For Allison Wolff, the 2018 wildfire season in California marked a turning point. During that record-breaking year, she started asking a lot of questions.
“We were in the middle of the 2018 wildfire season, with the Carr Fire, and what I thought at the time was the worst season ever,” Wolff said. “I started asking lots and lots of people — climate scientists I’d worked with, land managers, utility leaders, insurance leaders — why is this happening so catastrophically? What does the future look like? And what can be done about it?”
Out of those discussions was born Vibrant Planet, a public-benefit startup that is developing Land Tender. It’s basically SaaS for forest management, something the company calls an “operating system for forest restoration.”
As wildfire season once again takes hold in the American West, Vibrant Planet told TechCrunch exclusively that it has raised a $17 million seed round led by Ecosystem Integrity Fund and The Jeremy and Hannelore Grantham Environmental Trust.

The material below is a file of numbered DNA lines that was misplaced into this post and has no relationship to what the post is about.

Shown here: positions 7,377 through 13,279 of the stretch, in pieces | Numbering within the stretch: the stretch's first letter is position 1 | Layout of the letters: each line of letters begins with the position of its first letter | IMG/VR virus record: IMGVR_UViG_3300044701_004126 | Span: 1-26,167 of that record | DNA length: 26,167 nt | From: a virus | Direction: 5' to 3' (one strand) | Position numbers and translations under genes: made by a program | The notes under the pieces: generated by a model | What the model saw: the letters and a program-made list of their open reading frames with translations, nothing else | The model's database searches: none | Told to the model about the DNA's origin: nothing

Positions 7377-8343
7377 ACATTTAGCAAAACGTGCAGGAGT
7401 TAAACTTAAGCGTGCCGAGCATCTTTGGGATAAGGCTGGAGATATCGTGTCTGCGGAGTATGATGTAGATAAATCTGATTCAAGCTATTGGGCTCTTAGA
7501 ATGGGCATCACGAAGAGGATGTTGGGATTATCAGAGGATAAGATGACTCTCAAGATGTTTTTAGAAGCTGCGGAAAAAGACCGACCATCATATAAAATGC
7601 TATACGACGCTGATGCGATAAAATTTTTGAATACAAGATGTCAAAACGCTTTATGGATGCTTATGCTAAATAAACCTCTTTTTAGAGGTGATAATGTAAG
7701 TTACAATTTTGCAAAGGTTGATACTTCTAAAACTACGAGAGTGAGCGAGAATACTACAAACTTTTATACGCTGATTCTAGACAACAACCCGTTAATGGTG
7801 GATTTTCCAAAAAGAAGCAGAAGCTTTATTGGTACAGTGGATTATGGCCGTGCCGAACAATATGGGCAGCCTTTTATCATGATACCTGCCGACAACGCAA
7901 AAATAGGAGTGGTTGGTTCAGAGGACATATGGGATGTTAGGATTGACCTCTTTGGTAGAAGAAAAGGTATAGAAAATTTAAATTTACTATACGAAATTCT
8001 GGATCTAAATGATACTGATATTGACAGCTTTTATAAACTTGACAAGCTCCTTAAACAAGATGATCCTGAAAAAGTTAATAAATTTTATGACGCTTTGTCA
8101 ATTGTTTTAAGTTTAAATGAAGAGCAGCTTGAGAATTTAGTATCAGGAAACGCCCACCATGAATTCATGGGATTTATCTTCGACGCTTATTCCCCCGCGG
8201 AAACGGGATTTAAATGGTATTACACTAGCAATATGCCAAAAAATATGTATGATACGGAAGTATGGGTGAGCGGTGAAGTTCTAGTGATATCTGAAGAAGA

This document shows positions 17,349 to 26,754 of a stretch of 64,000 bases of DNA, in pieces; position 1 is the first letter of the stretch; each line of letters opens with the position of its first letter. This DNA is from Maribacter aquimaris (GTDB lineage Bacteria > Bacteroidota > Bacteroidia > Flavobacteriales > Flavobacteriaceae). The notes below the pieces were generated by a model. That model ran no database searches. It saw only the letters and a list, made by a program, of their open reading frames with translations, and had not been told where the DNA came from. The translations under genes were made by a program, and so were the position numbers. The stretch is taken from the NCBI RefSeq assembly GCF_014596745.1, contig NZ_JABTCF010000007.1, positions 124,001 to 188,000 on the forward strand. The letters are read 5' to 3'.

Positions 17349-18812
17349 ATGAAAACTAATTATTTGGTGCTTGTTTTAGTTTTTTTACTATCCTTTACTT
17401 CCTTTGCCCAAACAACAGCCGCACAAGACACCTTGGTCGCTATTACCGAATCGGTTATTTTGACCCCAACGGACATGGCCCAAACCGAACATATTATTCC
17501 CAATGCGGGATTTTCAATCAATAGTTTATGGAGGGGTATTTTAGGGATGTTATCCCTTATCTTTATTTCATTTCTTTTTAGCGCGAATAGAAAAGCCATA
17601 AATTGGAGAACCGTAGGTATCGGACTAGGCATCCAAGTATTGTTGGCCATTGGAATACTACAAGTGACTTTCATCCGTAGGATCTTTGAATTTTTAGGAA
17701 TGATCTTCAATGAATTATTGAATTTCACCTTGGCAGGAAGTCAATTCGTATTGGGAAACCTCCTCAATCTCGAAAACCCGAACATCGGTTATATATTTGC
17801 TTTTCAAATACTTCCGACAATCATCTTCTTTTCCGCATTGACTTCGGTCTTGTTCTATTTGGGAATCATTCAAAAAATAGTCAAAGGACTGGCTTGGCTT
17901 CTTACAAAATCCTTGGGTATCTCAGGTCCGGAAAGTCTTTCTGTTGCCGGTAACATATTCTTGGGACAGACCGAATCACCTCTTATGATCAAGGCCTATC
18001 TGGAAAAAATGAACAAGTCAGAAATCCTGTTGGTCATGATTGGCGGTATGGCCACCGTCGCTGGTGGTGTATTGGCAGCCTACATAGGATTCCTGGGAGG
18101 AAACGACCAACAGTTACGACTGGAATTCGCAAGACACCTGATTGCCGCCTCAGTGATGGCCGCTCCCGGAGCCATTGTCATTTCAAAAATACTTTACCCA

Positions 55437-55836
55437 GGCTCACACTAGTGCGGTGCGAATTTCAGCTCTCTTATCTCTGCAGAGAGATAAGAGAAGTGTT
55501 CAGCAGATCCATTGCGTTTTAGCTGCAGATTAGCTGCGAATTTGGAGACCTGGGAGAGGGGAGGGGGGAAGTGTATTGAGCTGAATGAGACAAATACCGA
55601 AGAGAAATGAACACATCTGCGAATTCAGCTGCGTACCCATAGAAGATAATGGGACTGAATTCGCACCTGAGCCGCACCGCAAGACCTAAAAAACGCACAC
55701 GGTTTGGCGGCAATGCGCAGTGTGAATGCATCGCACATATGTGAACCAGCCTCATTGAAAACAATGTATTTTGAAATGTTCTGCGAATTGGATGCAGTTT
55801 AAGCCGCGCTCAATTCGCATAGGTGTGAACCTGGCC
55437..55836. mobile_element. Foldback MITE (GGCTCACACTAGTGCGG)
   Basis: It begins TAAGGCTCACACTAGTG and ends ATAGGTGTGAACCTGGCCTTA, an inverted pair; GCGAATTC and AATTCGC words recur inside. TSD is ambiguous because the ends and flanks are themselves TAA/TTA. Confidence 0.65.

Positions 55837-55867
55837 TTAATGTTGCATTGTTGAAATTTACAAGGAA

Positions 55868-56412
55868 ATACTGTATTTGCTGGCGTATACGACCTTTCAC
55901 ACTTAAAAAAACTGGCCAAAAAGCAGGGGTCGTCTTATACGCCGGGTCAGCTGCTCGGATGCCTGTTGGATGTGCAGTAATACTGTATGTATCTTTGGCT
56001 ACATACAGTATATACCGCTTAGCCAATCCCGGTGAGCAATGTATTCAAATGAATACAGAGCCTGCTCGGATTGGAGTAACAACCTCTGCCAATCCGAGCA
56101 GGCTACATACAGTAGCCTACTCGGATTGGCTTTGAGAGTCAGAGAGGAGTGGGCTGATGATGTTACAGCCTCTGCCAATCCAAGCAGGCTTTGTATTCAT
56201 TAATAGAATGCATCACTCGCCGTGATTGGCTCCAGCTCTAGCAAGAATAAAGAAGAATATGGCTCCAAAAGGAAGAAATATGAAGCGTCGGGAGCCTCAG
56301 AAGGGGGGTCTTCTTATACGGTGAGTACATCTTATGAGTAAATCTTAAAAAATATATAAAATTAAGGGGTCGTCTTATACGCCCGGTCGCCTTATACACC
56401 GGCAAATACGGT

“I quickly realized this is a climate-related issue,” Wolff said. “Land management is a big part of the problem, of course, because even if the climate stayed stable, we’d still be losing a lot of forest. But climate change is definitely exacerbating it big time,” she said.
“We just need to do this — we need to restore forests faster, and they might make it through climate change, and they might help us survive climate change.”
Valia Ventures, Earthshot Ventures — backed by Laurene Powell Jobs and Tom Steyer — Cisco, and Halogen Ventures also participated in the round. The startup’s previous backers include Meta chief product officer Chris Cox, and Netflix’s former chief product officer, Neil Hunt, who later joined Vibrant Planet in the same role.
Vibrant Planet offers access to a range of data sets, with the centerpiece being a lidar map of the state of California. Lidar is incredibly helpful when it comes to mapping forests in 3D and determining their fire risk, but it’s not a panacea. Dense forests, which often represent the greatest fire risk, are hard to map from top to bottom, so the team has trained a machine-learning algorithm to fill in any gaps.
And since lidar is expensive to fly, the company uses another AI tool to keep it updated using cheaper satellite imagery. (All of this comes with the caveat that the data generated by the AI tools is speculative — you can’t “enhance” with 100% accuracy, no matter what police procedurals say.)